Four reasons why your move to selling online hasn’t really worked

Benjamin Franklin said “Out of adversity comes opportunity”

If there’s one thing I’ve seen in the last year as our global economy has  been shocked out of the way things were, is how fast some of us have adapted, evolved and made the big calls to change in areas that only several months before we did not think possible (or perhaps had to!)

For us as marketing strategists, we’ve helped businesses who only sold in store, those who marketed purely to overseas tourists, and those who have move from manufacturing and wholesale distribution to touting their products direct to customers with online options. It’s been incredible to watch how many business owners have taking on a huge path of learning, adapting, and seeing success.

For some it’s been harder than others. The digital divide of understanding social media, and how you can use it, coming to terms with all the extras you need, and the sheer time and effort it takes has been crippling to some who thought it might be as easy as just “popping up an ecommerce store on the internet”

There’s sacrifice that needs to be made in terms of time, energy and mental shift.

For those of you who’ve seen the benefits, and aren’t looking back these changes will make your business more robust and future proof. 

For those of you who haven’t seen the benefits you were hoping for, here’s why

  1. Your website doesn’t give a great shopping experience

You need to give us an emotional connection with your products to make us want your stuff. If you’ve got unclear images, a lack of in-depth descriptions that use words that evoke emotion,a lack of a  personalized “about us” page that tells us about you, the shopping experience is super tricky and confusing, and you haven’t used any of the “get now, pay later options such as Afterpay, you are going to struggle to get that desire to buy up enough. You may need to also consider putting chat on the website to help people to make a decision, or have free shipping options.

  1. You haven’t made it easy for people to find you

SEO (search engine optimisation) is essential, especially for new websites. A new website is a little bit like a tiny dingy in the middle of the pacific ocean. Pretty tricky to find easily! SEO works to link your website with others, helping make a trail for Google to find you, and point people searching for what you sell to your website.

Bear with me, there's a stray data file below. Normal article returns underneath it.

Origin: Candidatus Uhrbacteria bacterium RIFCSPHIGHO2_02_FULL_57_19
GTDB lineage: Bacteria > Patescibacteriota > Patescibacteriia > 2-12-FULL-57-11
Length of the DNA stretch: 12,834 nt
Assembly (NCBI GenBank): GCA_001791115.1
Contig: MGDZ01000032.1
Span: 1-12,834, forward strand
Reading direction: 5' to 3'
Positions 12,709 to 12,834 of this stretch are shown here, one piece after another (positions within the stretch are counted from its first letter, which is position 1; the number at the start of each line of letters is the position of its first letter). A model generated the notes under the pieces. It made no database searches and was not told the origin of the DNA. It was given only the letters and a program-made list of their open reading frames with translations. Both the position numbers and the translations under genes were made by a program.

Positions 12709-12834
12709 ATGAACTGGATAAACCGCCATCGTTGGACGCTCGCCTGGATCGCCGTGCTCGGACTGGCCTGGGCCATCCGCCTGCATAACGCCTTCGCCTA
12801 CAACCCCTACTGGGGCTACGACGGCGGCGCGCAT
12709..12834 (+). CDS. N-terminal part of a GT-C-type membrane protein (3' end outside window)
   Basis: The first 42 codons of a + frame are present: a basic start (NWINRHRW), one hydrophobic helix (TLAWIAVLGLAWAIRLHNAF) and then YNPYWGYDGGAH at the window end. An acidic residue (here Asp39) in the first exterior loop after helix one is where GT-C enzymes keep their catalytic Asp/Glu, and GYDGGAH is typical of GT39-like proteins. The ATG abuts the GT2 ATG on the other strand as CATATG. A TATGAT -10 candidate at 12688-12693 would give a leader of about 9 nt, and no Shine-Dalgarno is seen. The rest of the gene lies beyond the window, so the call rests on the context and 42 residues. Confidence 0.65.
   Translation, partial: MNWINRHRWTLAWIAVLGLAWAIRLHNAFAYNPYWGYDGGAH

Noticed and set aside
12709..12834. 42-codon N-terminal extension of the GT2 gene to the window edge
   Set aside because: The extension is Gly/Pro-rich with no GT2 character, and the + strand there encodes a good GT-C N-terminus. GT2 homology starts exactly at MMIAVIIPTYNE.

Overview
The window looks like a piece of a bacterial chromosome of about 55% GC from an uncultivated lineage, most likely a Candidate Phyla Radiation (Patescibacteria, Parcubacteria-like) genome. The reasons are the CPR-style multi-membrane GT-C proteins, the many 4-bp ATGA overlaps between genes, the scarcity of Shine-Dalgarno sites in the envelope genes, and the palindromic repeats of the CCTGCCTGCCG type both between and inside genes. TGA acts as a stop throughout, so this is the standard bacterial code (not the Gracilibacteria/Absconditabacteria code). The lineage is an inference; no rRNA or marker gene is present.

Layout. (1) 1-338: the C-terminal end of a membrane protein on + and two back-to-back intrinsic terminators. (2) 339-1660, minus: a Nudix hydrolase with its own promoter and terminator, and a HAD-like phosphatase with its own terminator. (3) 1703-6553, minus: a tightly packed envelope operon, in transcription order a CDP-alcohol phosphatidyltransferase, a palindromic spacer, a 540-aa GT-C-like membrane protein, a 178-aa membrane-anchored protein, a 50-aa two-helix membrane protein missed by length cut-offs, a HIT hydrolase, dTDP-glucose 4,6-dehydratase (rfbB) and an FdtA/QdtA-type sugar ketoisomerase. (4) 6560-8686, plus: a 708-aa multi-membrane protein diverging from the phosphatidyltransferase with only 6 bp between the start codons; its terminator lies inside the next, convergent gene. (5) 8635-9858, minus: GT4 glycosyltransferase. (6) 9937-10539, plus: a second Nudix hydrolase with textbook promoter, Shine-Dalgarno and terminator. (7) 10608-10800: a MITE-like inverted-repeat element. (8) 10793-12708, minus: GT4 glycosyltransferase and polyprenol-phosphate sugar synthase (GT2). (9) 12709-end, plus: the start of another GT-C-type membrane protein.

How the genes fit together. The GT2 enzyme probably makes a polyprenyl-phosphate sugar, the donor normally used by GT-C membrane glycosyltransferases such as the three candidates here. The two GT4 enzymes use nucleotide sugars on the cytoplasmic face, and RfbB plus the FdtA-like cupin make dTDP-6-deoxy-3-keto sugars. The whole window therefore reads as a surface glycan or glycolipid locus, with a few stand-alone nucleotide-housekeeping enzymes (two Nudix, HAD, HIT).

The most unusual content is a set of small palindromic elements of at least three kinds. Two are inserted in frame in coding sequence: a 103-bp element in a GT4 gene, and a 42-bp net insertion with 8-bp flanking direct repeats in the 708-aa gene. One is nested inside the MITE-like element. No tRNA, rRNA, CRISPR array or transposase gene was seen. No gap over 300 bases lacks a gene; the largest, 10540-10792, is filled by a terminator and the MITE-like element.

SEO has many moving parts and complexities but a super simple place to start is to use this list of 175+ free directory listings. Go in and register your business on the directory sites. While you are there, set up a Pinterest account and link your products back onto it (it’s amazing how well this works!).

  1. You’re boring on Social Media

Out of all the retailers and ecommerce businesses we work with, the ones who really invest time, effort and love into organic (free to use, rather than chemical free!) social media see the biggest gains and sales. You can’t just check up an image of a product with a one liner description and see sales! Imagine social media as your shop window. Is it alluring? Does it feel welcoming? Write content that shows personality and helps people see themselves in it. And jump on board the daily instagram stories train and talk about your products! People want details and personal connection. 

Social media is SUCH an important part of selling online that we now don’t work with clients to develop Facebook funnels (ECommerce ads that take people from “hmm what’s this?” to “ I NEED this now” over a series of ads) unless their social media is sorted out first. 

  1. You don’t love who you already have 

The best thing about shopping online (compared to instore) is you have the opportunity to get the “shopping high” more than once. There’s the “I just bought that stuff” high. The “It’s on it’s way” high. And then the “I got a parcel!” high. (and for some, there’s also the “I’m going to show it off all over social media” high.

If you aren’t making each one of those experiences as beautiful and personalised as possible, you’re missing up on investing time in people who have already chosen to buy from you and who will either buy again OR tell others to. I have recommended people buy from businesses purely on the shopping experience I’ve had. Equally I’ve told people to avoid businesses who just didn’t care about this side at all. 

This also includes post sale follow up (this can be automated but still look personal) and remarketing to these people who have invested in you even if you didn’t have the best website, SEO and social media in the world. 

Investing time, effort and heart into these key areas would see you reap the rewards that so many others who’ve made that leap have enjoyed. Having thriving online sales will help protect your business in this weird, every shifting environment. It’s worth it.

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